Can Counting Bikes Change Behavior?

Aug 23

I recently read an article about a bike counter that was installed on a bridge in Portland, OR. The idea is that it counts how many cyclists cross the bridge and then keeps a visible tally for all who pass by, on bikes or otherwise.  From midnight to 3pm, Portland’s Hawthorne Bridge had a cyclist count of nearly 3,500. Pretty impressive.  In addition, the counter tracks several other factors including time of day and the weather.  Information like this can help city planners keep roads safe for all and provide better access for cyclists.

But more than just counting bikes, I wonder if seeing just how many of their fellow peers are pushing pedals will help motivate others to take up cycling as a more regular mode of transportation?  Surely knowing thousands of others are taking up biking will inspire action in others to do the same.

Nowadays this tactic of using positive peer pressure to change your perception of what your neighbors are doing is used widely and can be greatly influential.  From a note in your electric bill comparing your energy efficiency to that of your neighbors to seeing their recycling bin by the curb, harnessing the power positive peer pressure can have an immense impact and help positively change behaviors.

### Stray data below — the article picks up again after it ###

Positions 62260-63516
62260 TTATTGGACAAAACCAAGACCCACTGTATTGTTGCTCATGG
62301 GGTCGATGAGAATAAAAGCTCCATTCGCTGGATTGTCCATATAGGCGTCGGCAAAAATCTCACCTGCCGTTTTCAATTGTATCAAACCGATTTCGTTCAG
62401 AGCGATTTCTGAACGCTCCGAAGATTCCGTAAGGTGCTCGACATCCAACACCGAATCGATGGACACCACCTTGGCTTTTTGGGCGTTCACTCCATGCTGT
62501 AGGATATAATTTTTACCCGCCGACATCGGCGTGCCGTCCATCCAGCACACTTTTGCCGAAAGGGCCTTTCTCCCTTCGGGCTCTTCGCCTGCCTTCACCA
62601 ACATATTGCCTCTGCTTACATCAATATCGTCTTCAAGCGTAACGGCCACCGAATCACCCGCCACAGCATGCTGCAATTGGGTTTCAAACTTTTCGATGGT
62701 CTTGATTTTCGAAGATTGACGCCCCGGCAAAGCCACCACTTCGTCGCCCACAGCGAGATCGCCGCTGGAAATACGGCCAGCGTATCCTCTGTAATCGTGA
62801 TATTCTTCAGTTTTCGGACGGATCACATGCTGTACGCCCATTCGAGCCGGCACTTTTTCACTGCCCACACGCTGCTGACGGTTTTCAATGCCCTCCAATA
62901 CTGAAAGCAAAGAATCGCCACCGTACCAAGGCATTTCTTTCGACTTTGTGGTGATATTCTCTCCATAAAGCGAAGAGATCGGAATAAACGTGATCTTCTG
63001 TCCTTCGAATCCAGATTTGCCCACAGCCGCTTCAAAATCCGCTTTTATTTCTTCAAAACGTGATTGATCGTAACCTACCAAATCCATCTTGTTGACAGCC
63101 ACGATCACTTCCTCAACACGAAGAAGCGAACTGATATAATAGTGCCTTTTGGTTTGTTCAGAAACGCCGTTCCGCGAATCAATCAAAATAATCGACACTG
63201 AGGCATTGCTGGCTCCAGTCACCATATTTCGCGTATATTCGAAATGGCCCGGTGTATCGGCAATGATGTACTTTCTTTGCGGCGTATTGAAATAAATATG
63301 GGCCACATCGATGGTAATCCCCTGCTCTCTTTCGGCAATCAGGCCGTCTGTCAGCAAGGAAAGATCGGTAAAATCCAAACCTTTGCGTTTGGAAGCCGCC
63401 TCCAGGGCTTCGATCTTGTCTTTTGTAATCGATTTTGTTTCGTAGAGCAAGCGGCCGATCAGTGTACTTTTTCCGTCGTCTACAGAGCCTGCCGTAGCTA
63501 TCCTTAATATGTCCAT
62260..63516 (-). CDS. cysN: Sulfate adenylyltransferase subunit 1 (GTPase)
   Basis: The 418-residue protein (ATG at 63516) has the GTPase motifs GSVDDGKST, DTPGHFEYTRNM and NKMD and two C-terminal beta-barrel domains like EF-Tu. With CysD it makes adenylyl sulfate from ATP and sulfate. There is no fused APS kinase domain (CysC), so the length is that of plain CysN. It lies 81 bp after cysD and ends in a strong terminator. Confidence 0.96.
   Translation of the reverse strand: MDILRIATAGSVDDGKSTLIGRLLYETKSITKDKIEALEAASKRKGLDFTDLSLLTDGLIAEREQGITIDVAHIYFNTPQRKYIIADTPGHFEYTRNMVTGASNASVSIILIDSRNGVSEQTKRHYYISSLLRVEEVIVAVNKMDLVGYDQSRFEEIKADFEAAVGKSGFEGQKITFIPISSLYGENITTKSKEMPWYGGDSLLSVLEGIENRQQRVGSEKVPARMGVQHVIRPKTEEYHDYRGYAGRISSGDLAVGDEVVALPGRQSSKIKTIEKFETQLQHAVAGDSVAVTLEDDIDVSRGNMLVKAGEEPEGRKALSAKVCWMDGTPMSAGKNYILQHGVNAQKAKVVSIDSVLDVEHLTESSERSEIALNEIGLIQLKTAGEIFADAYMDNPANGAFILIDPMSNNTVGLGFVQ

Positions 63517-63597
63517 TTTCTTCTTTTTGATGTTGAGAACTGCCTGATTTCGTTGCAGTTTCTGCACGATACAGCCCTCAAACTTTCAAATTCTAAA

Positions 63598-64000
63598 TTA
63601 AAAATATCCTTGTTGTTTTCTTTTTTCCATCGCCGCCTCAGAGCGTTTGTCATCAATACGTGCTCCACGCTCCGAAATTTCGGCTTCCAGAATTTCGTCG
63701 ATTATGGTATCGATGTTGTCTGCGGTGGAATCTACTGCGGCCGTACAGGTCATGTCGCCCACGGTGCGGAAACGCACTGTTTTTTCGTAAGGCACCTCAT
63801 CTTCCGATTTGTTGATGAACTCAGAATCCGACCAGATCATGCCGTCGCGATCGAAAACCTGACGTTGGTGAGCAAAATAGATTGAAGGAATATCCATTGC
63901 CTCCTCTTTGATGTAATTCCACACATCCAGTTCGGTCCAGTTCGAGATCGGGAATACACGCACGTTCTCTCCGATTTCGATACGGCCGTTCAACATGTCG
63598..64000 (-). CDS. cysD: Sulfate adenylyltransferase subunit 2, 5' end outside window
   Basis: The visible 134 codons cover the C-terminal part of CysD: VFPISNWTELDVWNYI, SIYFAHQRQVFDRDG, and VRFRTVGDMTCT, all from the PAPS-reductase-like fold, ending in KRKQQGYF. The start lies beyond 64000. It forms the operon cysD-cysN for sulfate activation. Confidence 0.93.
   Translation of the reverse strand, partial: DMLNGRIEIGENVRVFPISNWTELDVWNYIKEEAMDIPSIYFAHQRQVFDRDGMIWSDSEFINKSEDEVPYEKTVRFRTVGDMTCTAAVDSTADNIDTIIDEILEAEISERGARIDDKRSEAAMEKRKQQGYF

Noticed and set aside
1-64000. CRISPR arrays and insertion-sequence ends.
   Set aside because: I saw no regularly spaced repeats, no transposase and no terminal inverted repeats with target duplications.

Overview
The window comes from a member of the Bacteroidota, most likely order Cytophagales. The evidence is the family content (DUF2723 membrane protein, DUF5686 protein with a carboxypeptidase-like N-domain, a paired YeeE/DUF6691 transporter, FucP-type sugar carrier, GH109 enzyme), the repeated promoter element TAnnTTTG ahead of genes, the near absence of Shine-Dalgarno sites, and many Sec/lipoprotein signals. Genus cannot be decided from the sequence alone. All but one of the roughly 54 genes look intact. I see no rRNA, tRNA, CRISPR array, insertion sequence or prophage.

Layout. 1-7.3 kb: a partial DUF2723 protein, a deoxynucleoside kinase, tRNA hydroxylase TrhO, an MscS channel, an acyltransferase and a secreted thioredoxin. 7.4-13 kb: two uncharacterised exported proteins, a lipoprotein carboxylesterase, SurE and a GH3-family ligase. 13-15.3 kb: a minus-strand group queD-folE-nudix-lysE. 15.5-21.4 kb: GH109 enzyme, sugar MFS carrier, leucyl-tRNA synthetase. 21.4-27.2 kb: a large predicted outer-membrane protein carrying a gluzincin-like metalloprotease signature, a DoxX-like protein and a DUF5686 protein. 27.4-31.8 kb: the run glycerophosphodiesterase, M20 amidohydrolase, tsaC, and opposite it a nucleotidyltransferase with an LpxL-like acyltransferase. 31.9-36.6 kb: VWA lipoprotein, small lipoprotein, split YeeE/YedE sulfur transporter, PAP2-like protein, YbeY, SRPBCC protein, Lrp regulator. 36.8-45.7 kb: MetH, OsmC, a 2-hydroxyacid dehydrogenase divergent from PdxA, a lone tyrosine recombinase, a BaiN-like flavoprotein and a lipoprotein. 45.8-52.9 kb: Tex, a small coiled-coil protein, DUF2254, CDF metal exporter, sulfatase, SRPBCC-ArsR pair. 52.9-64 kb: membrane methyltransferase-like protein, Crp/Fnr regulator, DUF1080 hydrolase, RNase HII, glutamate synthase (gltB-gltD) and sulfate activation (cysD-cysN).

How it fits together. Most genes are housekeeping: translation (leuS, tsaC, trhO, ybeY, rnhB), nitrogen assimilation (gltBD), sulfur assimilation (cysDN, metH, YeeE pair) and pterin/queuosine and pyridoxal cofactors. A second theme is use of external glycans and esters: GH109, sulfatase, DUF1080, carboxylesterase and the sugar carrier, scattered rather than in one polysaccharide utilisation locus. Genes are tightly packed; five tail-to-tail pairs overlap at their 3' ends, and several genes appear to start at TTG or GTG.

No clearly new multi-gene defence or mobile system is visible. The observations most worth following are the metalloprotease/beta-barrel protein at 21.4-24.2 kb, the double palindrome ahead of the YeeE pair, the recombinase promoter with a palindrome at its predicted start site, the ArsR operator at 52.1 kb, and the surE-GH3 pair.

What do you think? Would driving by a sign promoting just how many of your fellow citizens were biking make you more aware of cycling as an option? What behaviors have you changed due to a little positive peer pressure?

Can Counting Bikes Change Behavior

This entry was posted on Thursday, August 23rd, 2012 at 9:30 am and is filed under Behavior Change, Social Marketing. You can follow any responses to this entry through the RSS 2.0. Both comments and pings are currently closed.

One Response to “Can Counting Bikes Change Behavior?”

  1. Carrie Dooher says:

    What a great idea! I know I contemplate riding my bike to work almost every week and seeing other people doing it always makes me think it wouldn’t be as hard as I think to coordinate that commute. Thanks for sharing this.